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Better education for equality

We need to start learning from each other, mutually benefit from the villager and the executive

28 July 2017, 7:46am
A better education system might mean more taxes
A better education system might mean more taxes
Most Maltese friends and colleagues send or think of sending their children to private schools.

There is something I cannot understand. Why is it that in a country that is going through such prosperity and wealth, people do not think that public education is something worth investing in? I have not heard anyone discussing education during the electoral campaign. It did not seem to be relevant to the situation.

When I asked around why is it that they choose private schools to public ones, their answer was that you need to live in the right area where the public school is decent. I used to live in Valletta at the time of my inquiry, and when I asked if Valletta had a good public school, I was told that public schooling in Valletta was off-limits, something I wouldn’t even consider. I have personally witnessed many of these sweeping statements about Maltese culture, and most of them have proven to be wrong or outdated. In order to live with no contradictions we create myths about what we think certain cultures, races, institutions are, without backing them with substantial facts. It’s a safe distance from where to judge the other without having to prove anything.

Anyway this is not the point of my letter. What I would like to know is why many people are unwilling to pay more taxes, and have a better public education instead of paying as much as their equivalent in annual taxes for a private one? I tried to look for the answer. Maybe private schools were simply better. I therefore went round a few schools (private and public) to see what it was they were giving that the public ones weren’t. To my surprise I could not tell the difference, except for the fact that in the private ones they’d greet you straight away in English. The activities, and the lessons were all the same. Where were the 3,000-4,000euros difference between the two?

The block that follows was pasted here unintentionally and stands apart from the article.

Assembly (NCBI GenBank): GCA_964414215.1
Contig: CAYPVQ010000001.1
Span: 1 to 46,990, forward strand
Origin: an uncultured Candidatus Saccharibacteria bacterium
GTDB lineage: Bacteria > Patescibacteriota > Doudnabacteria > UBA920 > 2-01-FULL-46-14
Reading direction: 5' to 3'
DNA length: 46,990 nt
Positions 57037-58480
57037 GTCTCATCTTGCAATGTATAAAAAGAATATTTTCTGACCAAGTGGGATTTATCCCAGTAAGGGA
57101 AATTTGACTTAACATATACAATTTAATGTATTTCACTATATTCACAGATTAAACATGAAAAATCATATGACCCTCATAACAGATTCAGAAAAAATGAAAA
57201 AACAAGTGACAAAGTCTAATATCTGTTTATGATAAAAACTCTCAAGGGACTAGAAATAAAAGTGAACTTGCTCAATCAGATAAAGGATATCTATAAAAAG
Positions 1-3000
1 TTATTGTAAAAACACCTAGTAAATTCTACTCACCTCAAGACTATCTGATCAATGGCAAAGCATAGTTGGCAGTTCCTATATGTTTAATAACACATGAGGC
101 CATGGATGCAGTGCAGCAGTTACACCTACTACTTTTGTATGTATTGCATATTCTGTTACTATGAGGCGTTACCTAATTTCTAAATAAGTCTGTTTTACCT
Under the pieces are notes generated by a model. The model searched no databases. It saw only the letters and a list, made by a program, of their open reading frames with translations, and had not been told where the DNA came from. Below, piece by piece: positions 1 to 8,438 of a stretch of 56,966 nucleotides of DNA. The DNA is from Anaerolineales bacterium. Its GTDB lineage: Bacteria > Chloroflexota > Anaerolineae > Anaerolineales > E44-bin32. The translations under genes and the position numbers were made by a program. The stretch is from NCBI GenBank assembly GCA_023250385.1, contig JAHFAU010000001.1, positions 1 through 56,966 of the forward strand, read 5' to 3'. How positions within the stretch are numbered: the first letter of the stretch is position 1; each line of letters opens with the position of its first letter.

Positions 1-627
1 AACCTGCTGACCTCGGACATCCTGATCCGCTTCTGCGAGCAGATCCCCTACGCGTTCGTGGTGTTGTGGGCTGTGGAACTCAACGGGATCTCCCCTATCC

Then it finally dawned on me. People choose private schools not for their better education, nor their better activities, nor their greener areas, nor the qualifications of their teachers. They choose private schools as a sign of distinction, like buying an SUV, or a house with an infinity swimming pool. What is surprising is that even the government seems to tacitly approve this form of class segregation, this grouping of socio-economic classes by public and private tuition. The prime minister sends his two siblings to a private school, and I wouldn’t be surprised if the minister of education did the same. There seems to be something inherently wrong in believing that the private sector gives better options in life, especially if you run the country.

Now this is not about politics (although everything is about politics). This is about the Maltese people and their government, who do not believe in the system they created and paid for with their taxes. A country that is run by people who do not really believe in its public education is a country bound to sell everything to the private, believing that this is the only way forward.

I really think things need to change. We need to start learning from each other, mutually benefit from the villager and the executive. We need to shuffle social classes around, we cannot segregate ourselves in our tiny bubble, as this will only create greater inequality and a distorted view of our culture. The way forward will be for us to spontaneously decide that our children deserve a good education and that we are even willing to pay more taxes to achieve this goal. With a better education everywhere, from Birzebuggia to Sliema, from Mgarr to Victoria, whether it is public or private we will generate better equality. This will in return improve the quality of life of the whole community.

Abner Fabbro, via email

Slow progress

In the same block as the Zabbar health centre, there are the police station, local council and social services offices
In the same block as the Zabbar health centre, there are the police station, local council and social services offices
Before the elections, the Ministry for Transport at last started work on resurfacing the area in Zabbar around the block where one finds the Police station, post office, local council, social services, a few shops and last but not least our busy local clinic with the doctor and assistant. 

The clinic is very important and very busy especially with the elderly. The road around this block is still being made ready – it is in a dangerous condition, and there is so much dust too! 

On Friday last week, I couldn’t cross after getting off the bus and had to walk all around back into main road traffic in order to get to Sanctuary Street. 

It is very difficult to contact the right ministry or secretariat – once they see the number they do not answer. This goes to all the ministries if one needs to help someone – incredible!

Joan Barbara, Zabbar

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